Now that the root DNS servers are signed, I thought it was time I started using DNSSEC on my own PC. However, not wanting to wait for my ISP to enable it, I decided to setup a private recursive DNS resolver for myself using Unbound.

Installing Unbound

Being already packaged in Debian and Ubuntu, unbound is only an apt-get away:

apt-get install unbound

Optional settings

In /etc/unbound/unbound.conf.d/francois.conf, I enabled the following security options:

harden-below-nxdomain: yes
harden-referral-path: yes
harden-algo-downgrade: no # false positives with improperly configured zones
use-caps-for-id: no # makes lots of queries fail
hide-identity: yes
hide-version: yes

and turned on prefetching to hopefully keep in cache the sites I visit regularly:

prefetch: yes
prefetch-key: yes
msg-cache-size: 128k
msg-cache-slabs: 2
rrset-cache-size: 8m
rrset-cache-slabs: 2
key-cache-size: 32m
key-cache-slabs: 2
cache-min-ttl: 3600
num-threads: 2

Finally, I also enabled the control interface:

control-enable: yes

and increased the amount of debugging information:

val-log-level: 2
use-syslog: yes
verbosity: 1

before running sudo unbound-control-setup to generate the necessary keys.

Once unbound is restarted (sudo service unbound restart) stats can be queried to make sure that the DNS resolver is working:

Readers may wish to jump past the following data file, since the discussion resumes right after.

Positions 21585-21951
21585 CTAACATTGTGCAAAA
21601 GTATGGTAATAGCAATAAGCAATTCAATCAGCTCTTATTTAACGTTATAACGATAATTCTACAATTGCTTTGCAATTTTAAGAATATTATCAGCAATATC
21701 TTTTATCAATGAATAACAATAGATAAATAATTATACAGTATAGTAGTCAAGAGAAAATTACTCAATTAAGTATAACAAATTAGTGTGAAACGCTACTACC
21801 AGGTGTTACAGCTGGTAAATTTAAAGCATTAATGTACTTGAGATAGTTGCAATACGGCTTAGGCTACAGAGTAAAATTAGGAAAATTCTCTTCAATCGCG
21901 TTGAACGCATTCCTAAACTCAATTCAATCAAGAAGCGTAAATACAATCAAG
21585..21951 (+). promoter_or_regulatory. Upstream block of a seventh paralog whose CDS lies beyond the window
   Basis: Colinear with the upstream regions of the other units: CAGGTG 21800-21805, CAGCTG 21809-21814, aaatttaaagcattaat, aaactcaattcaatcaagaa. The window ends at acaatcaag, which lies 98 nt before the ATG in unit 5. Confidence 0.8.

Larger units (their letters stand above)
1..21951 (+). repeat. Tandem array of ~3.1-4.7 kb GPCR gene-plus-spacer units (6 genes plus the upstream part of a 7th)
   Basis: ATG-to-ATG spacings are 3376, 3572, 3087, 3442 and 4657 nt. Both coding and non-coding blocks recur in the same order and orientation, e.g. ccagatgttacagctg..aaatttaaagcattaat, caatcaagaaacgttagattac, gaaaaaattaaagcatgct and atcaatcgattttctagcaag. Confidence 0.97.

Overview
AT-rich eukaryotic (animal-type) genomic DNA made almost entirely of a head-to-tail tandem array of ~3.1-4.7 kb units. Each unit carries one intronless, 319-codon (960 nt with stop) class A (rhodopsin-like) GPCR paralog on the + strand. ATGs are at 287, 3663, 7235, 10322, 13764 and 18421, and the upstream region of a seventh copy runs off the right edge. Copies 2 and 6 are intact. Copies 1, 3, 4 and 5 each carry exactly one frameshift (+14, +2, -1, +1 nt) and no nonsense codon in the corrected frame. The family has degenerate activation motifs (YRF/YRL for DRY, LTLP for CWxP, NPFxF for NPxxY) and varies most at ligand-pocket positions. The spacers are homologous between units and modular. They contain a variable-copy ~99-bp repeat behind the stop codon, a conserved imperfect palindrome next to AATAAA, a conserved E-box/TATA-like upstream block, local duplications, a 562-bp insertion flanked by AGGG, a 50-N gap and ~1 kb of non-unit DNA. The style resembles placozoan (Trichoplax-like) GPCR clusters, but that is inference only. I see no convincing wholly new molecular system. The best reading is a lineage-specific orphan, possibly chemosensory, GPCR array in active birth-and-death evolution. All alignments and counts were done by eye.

unbound-control stats

Overriding DHCP settings

In order to use my own unbound server for DNS lookups and not the one received via DHCP, I added this line to /etc/dhcp/dhclient.conf:

supersede domain-name-servers;

and restarted dhclient:

sudo killall dhclient
sudo killall dhclient
sudo /etc/init.d/network-manager restart

If you're not using DHCP, then you simply need to put this in your /etc/resolv.conf:


Testing DNSSEC resolution

Once everything is configured properly, the best way I found to test that this setup was actually working is to use a web browser to visit these sites:

and using dig:

$ dig +dnssec A | grep ad  
;; flags: qr rd ra <b>ad</b>; QUERY: 1, ANSWER: 2, AUTHORITY: 3, ADDITIONAL: 1

Are there any other ways of making sure that DNSSEC is fully functional?